For those of us who count the furry, the feathered and the scaled among our closest companions, some movies can instantly rub us the wrong way (and Cinematical's own Scott Weinberg thinks that the MPAA should take notice). However, we can usually take solace in knowing that these scenes are staged -- that thanks to good ol' fashioned movie magic, no animal was actually killed. This has not always been the case, though.
What about movies that feature actual animal deaths? No makeup, no animatronics, no dummies -- but the actual killing of an animal for dramatic purposes. Most of the time, actual animal deaths are associated with a certain breed of trashy horror movies (oh, Italy), but sometimes more famous and respected films can feature the real on-screen death of an animal.
This begs the question(s): If the film is "art" as opposed to "junk," is the death justified? Why would it qualify as exploitation in some cases and not in others? Is this ever OK?
This debate arose here on Cinematical a few weeks back when I wrote about the horror film 'Cannibal Holocaust', which features multiple instances of live animal deaths captured on film. Berating a film so infamously controversial may have been akin to beating a dead horse (man, if there was ever a relevant metaphor), but it remains a tough watch. In addition to the elaborately staged -- and to the film's credit, incredibly effective -- human-on-human violence, the film features a pig being shot, a turtle being torn to pieces, and a monkey being beheaded -- and the camera lingers grotesquely on each shot, in order to achieve maximum shock value.
These days, movie sets are tightly monitored for any all kind of animal cruelty (you can't even swat a real fly when a a camera is rolling), so to see non-documentary footage of animals being slaughtered on camera in service of a debauched horror movie is just plain upsetting.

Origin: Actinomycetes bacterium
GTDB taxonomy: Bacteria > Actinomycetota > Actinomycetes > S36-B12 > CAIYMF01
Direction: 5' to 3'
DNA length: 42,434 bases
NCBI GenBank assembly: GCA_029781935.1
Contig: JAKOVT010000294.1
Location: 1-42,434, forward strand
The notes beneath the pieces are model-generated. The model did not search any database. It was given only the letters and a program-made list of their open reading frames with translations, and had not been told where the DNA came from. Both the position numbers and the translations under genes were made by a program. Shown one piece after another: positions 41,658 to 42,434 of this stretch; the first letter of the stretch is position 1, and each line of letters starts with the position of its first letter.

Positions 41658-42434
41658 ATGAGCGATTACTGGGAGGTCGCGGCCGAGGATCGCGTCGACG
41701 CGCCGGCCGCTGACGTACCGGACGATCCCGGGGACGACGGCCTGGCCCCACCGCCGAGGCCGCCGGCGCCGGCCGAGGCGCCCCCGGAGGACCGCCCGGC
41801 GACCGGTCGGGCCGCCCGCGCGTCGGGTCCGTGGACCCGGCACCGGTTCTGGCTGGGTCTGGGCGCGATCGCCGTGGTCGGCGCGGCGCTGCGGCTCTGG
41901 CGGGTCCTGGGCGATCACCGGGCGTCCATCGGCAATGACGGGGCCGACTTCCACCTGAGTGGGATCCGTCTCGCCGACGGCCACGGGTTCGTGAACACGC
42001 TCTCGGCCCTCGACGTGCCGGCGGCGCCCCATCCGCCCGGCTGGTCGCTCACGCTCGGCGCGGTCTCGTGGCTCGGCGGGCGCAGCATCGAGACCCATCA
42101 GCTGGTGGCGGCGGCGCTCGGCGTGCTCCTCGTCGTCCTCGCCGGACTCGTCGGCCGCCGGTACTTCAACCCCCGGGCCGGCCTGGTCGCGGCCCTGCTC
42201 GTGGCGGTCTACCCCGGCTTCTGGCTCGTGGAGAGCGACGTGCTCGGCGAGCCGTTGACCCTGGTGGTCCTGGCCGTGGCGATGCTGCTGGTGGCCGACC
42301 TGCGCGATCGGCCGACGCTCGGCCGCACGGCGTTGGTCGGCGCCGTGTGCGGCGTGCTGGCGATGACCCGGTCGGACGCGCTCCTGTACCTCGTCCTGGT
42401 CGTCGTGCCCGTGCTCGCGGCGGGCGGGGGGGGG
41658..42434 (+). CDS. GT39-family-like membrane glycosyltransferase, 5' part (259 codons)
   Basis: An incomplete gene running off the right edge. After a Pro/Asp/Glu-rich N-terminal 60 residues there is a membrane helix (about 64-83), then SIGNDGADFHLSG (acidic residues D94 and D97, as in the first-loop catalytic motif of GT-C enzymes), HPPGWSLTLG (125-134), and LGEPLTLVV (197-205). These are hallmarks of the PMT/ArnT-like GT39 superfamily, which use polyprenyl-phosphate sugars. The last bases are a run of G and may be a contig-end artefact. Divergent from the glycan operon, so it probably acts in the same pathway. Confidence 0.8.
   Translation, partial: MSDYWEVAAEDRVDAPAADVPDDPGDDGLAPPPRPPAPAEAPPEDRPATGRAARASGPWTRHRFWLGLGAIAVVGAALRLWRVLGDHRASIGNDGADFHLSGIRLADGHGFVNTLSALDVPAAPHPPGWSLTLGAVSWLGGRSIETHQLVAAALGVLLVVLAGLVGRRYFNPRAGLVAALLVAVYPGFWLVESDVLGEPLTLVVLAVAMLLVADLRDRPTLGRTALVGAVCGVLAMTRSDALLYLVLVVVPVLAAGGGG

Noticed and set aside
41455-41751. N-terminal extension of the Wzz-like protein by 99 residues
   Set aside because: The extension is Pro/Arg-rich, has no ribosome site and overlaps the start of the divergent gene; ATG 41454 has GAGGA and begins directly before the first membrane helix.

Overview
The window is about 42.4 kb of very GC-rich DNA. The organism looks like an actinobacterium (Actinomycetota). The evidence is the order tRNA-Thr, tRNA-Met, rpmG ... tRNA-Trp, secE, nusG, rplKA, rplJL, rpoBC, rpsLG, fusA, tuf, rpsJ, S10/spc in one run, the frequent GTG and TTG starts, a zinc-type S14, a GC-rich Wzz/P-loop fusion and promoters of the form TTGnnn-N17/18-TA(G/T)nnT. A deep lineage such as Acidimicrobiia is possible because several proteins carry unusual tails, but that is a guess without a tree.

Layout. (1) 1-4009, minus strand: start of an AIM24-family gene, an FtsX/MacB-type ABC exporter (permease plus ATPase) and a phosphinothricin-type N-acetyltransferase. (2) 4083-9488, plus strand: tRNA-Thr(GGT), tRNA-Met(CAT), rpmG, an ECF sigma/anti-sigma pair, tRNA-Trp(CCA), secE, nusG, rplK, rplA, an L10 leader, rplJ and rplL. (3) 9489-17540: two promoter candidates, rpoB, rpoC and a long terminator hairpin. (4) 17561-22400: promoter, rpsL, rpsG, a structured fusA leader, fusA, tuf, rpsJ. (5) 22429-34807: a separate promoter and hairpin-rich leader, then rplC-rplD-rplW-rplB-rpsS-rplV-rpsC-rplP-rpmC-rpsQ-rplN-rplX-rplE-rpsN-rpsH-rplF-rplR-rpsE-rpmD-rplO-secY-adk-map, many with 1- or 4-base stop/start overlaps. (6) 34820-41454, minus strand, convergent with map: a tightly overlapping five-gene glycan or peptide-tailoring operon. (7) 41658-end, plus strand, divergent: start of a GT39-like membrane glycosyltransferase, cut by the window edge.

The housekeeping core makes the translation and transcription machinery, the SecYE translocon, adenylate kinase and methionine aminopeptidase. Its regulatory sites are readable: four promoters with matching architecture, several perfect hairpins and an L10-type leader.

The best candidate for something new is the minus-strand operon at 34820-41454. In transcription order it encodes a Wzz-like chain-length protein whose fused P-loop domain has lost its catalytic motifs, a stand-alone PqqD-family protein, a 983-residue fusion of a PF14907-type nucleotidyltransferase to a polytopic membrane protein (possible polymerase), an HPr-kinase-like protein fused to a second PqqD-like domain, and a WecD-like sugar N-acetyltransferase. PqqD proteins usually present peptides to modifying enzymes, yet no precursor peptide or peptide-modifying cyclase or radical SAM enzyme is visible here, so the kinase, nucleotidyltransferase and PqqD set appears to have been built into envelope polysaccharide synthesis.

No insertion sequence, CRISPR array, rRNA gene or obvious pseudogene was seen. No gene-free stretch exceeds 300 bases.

Few films have truly managed to capture what death truly looks and feels like. There's always that invisible wall between fiction and reality, the thing that allows an audience to remind itself that "it's only a movie." 'Cannibal Holocaust' removes that wall. This is sick stuff, the very definition of an exploitation film (a term that's taken on oddly cuddly overtones in recent years) and the choice to kill animals -- unwilling participants who are killed just to get a reaction from the audience -- feels despicable (although the crew did supposedly eat the animals afterward, so it could be argued that they weren't completely senseless killings).
It's easy to wag your finger and cry about murder and moral bankruptcy when the film in the crosshairs is trash (and even if you like it, the film is undeniably trash in its very construct), but what about when the film is a internationally recognized masterpiece from one of cinema's most respected directors?